Mathematics is an abstract method to describe topics such as quantity, structure, and even space, which sometimes presents quite an obstacle for everyday folks to understand. To make things easier to grasp, mathematicians like to describe their ideas using terms that are relatable to daily life.
The Ham Sandwich Theorem (also known as the Pancake Theorem) is a perfect example. It states that for a sandwich, consisting of a slice of ham and two slices of bread, there's always an angle that allows one to cut all three pieces in half in a single shot, wherever any piece of the sandwich may be.
To put it in a more mathematically precise way, in a Euclidean N dimensional space (ours is 3), any N compact objects (3 in our situation) can be equally bisected (cut in half) by a (N-1)-dimensional hyperplane (2-dimensional plane in our scenario). Now you see why mathematicians have to call this Ham Sandwich theorem (for the sake that more people can understand).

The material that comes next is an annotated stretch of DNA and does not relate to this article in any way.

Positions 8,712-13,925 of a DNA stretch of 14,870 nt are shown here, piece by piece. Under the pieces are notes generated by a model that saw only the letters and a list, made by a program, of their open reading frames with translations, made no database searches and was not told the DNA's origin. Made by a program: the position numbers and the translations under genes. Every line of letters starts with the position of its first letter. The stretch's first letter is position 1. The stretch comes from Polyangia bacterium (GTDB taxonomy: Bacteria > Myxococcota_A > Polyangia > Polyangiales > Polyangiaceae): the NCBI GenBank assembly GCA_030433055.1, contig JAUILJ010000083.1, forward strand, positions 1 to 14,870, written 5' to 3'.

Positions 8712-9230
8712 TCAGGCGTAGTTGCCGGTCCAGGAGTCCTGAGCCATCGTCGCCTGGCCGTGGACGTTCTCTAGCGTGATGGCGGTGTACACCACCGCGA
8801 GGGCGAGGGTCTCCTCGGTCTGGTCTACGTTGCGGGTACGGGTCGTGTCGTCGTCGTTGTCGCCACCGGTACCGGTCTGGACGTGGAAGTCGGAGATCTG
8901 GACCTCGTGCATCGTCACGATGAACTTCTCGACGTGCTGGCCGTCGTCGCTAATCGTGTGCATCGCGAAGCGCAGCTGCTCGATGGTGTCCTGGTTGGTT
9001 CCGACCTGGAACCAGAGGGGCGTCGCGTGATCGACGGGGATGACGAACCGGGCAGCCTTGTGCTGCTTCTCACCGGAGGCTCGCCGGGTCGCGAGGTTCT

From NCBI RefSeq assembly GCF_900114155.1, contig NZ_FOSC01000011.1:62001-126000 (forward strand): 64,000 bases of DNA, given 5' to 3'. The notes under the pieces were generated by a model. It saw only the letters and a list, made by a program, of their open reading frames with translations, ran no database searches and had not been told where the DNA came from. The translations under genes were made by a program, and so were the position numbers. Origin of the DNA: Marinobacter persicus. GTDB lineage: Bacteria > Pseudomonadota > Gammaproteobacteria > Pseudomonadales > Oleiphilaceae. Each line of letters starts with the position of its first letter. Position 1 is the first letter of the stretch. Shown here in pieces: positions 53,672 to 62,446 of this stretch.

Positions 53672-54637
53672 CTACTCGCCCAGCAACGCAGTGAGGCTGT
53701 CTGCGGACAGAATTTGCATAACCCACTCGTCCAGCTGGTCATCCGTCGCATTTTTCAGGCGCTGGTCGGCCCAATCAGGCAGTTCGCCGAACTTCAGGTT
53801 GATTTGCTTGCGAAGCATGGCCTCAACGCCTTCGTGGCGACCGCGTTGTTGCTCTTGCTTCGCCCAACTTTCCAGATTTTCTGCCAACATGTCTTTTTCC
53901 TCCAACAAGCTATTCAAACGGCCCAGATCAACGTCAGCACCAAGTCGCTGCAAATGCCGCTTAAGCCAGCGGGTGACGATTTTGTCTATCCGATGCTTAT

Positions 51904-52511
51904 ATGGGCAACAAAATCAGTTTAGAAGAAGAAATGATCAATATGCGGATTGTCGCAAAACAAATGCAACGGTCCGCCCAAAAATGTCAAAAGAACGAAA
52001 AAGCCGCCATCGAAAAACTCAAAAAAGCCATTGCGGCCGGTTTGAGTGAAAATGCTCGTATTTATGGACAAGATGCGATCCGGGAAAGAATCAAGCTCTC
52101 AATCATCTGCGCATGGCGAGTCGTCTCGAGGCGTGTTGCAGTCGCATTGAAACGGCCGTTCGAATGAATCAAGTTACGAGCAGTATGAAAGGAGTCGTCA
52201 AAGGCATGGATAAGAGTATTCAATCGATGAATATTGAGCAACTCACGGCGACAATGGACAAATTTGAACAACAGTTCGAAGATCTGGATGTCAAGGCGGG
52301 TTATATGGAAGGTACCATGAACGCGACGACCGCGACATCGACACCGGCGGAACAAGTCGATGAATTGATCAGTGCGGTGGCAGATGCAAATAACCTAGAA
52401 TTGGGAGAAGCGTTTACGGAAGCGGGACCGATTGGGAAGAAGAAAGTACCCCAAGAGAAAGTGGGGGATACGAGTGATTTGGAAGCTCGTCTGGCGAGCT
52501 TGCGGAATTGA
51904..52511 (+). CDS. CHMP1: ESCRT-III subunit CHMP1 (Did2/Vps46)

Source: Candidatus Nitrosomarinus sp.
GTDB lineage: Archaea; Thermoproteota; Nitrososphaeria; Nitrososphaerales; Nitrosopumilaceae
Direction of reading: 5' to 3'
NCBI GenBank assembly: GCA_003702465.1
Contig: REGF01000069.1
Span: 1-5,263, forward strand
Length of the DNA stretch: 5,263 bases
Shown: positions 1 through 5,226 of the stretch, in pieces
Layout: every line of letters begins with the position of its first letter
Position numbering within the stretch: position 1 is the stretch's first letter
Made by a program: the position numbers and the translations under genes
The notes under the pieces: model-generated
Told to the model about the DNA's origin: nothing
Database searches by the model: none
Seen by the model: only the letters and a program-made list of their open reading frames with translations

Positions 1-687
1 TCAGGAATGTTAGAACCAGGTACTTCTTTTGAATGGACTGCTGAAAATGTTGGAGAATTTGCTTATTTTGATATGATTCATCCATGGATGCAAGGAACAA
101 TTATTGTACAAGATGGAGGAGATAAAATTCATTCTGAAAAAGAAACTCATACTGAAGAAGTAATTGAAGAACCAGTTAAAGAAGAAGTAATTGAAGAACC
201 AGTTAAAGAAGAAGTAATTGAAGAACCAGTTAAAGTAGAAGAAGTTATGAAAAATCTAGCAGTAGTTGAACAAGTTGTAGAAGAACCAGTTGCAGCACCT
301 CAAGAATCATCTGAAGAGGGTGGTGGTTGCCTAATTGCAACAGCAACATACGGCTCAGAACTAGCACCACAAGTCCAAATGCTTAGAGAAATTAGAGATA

What's more fascinating, two mathematicians at the Georgia Institute of Technology dug deep into this theorem and found something that is both astronomical and mind-bending. According to their paper in 2011, the calculation led them to conclude that "at any given instant of time, there is one planet, one moon and one asteroid in our solar system and a single plane touching all three that exactly bisects the total planetary mass, the total lunar mass, and the total asteroidal mass of the solar system."
Source: Seeker via Youtube